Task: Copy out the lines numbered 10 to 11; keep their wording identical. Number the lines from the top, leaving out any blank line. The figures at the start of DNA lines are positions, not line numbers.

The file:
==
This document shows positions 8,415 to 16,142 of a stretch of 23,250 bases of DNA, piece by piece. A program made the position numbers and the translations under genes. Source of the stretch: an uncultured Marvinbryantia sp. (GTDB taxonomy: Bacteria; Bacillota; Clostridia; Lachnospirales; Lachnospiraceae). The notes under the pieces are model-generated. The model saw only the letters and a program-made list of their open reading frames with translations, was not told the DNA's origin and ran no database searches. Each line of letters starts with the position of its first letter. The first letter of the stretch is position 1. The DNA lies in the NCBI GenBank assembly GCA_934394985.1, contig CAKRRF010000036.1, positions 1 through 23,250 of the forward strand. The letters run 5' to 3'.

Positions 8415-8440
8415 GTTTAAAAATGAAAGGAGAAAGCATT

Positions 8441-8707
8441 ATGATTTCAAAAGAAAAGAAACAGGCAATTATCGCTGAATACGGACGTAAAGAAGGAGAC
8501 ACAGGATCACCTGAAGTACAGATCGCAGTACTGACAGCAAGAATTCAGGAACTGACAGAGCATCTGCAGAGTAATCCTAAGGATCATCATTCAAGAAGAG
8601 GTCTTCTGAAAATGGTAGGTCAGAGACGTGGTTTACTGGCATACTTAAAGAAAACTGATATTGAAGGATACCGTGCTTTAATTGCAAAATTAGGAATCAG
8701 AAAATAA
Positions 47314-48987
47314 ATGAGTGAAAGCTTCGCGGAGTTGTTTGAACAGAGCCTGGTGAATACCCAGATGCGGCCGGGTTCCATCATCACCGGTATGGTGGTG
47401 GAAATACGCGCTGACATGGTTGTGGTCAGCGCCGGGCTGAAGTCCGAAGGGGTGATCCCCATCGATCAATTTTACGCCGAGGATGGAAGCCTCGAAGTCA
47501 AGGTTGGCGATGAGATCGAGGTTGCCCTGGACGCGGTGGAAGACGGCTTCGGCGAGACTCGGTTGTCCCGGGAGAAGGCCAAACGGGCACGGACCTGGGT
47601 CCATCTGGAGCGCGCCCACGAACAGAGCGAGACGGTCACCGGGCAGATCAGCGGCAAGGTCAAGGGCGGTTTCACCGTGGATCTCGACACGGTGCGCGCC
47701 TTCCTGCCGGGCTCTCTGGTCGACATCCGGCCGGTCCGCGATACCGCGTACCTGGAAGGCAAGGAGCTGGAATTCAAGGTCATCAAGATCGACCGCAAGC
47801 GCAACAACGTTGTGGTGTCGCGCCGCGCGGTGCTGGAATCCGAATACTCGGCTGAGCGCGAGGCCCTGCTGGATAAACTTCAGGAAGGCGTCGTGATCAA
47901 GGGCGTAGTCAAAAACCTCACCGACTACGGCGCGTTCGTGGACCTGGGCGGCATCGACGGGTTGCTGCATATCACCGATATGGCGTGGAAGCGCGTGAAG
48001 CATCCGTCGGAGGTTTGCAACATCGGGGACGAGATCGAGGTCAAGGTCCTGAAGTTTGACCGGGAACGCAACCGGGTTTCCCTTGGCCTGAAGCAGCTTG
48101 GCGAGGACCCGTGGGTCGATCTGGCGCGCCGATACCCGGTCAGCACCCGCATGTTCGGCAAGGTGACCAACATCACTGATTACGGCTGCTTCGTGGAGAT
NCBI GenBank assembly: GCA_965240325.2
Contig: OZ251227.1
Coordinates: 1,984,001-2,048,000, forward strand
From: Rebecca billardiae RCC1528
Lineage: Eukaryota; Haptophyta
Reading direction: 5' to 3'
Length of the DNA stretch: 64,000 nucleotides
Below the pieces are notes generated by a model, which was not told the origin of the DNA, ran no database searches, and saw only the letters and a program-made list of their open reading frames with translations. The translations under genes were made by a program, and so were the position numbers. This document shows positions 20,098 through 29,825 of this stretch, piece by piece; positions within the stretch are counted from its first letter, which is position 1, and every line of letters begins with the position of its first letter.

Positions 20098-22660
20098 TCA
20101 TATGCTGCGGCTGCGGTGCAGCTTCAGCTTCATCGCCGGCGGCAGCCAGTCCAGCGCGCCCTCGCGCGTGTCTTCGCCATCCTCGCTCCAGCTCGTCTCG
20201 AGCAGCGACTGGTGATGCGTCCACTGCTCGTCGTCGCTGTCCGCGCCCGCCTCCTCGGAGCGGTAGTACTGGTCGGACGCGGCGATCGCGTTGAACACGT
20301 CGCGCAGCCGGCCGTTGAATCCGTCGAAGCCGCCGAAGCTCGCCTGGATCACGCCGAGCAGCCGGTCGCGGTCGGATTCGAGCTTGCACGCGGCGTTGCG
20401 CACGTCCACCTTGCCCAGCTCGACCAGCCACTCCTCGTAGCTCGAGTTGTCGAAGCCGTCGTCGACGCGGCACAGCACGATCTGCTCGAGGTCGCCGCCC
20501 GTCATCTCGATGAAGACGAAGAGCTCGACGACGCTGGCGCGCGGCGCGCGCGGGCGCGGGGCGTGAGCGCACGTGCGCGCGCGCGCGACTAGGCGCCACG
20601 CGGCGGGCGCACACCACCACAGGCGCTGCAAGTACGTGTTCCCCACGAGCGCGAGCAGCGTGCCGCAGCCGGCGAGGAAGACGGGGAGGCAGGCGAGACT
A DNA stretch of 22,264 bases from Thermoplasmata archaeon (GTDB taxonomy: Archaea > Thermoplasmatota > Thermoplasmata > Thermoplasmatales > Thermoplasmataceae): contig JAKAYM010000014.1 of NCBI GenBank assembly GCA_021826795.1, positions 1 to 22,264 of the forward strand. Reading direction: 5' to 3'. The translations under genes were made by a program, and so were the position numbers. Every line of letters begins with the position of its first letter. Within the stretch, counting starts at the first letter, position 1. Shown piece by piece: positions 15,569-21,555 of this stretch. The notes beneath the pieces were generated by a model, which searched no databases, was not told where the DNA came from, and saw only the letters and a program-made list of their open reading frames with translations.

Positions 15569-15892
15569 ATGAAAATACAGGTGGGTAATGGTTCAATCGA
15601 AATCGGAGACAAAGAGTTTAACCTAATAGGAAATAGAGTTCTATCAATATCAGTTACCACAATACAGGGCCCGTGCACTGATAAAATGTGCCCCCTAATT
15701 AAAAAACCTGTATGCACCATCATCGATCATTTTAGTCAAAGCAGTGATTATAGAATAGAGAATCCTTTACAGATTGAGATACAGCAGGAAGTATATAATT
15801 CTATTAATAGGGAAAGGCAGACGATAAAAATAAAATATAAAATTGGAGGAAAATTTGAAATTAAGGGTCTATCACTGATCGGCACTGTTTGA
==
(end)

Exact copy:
47314 ATGAGTGAAAGCTTCGCGGAGTTGTTTGAACAGAGCCTGGTGAATACCCAGATGCGGCCGGGTTCCATCATCACCGGTATGGTGGTG
47401 GAAATACGCGCTGACATGGTTGTGGTCAGCGCCGGGCTGAAGTCCGAAGGGGTGATCCCCATCGATCAATTTTACGCCGAGGATGGAAGCCTCGAAGTCA